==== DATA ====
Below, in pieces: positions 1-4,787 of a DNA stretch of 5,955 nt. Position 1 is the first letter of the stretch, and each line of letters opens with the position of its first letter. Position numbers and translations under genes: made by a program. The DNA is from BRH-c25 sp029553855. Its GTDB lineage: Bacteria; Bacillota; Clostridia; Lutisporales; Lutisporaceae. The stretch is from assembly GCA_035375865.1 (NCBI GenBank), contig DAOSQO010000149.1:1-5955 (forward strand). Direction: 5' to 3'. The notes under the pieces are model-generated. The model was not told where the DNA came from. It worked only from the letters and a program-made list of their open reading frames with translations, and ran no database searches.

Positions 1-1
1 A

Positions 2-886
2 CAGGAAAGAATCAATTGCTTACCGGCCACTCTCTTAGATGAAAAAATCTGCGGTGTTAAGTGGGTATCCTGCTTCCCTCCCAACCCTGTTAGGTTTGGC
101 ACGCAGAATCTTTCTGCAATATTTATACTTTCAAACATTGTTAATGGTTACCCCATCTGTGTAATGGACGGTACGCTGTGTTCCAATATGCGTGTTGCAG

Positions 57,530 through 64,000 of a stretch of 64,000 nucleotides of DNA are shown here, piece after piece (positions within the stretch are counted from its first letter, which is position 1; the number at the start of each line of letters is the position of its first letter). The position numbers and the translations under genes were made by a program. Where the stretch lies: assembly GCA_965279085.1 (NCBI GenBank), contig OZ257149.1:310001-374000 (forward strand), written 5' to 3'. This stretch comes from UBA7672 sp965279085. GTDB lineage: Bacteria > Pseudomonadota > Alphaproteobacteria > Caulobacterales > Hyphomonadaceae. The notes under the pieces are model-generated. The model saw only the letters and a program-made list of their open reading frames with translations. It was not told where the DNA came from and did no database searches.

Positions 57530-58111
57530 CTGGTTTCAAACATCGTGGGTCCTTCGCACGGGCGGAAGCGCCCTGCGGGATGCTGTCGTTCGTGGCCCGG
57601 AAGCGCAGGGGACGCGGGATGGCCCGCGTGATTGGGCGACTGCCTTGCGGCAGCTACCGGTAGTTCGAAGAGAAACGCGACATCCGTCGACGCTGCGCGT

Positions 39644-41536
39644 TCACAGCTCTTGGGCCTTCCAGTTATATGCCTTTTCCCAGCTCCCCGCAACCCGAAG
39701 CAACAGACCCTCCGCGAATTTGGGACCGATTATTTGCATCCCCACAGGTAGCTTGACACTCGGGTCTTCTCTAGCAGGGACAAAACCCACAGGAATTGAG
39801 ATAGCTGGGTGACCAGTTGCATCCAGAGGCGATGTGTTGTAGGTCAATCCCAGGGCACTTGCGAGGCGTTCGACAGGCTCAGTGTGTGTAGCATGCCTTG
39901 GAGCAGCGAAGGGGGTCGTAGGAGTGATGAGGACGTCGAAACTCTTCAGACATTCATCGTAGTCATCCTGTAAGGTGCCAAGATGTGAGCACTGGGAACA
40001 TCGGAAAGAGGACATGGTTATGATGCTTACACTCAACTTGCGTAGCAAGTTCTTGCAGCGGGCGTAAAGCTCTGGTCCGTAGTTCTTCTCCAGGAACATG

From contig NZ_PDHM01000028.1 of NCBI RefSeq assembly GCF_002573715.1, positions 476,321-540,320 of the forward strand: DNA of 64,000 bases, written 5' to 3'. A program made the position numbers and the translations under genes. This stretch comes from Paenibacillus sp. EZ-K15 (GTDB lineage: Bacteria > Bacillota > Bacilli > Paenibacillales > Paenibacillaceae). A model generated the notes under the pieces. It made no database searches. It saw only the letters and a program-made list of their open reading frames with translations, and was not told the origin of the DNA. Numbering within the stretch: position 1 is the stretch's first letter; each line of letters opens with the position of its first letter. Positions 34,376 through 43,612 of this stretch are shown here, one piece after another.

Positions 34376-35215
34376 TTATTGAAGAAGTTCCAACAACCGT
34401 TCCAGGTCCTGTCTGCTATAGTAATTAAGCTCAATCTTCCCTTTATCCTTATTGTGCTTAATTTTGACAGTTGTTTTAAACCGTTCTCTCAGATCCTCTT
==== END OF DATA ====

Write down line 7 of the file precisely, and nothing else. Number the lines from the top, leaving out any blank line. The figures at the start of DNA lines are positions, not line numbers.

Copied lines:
Positions 57,530 through 64,000 of a stretch of 64,000 nucleotides of DNA are shown here, piece after piece (positions within the stretch are counted from its first letter, which is position 1; the number at the start of each line of letters is the position of its first letter). The position numbers and the translations under genes were made by a program. Where the stretch lies: assembly GCA_965279085.1 (NCBI GenBank), contig OZ257149.1:310001-374000 (forward strand), written 5' to 3'. This stretch comes from UBA7672 sp965279085. GTDB lineage: Bacteria > Pseudomonadota > Alphaproteobacteria > Caulobacterales > Hyphomonadaceae. The notes under the pieces are model-generated. The model saw only the letters and a program-made list of their open reading frames with translations. It was not told where the DNA came from and did no database searches.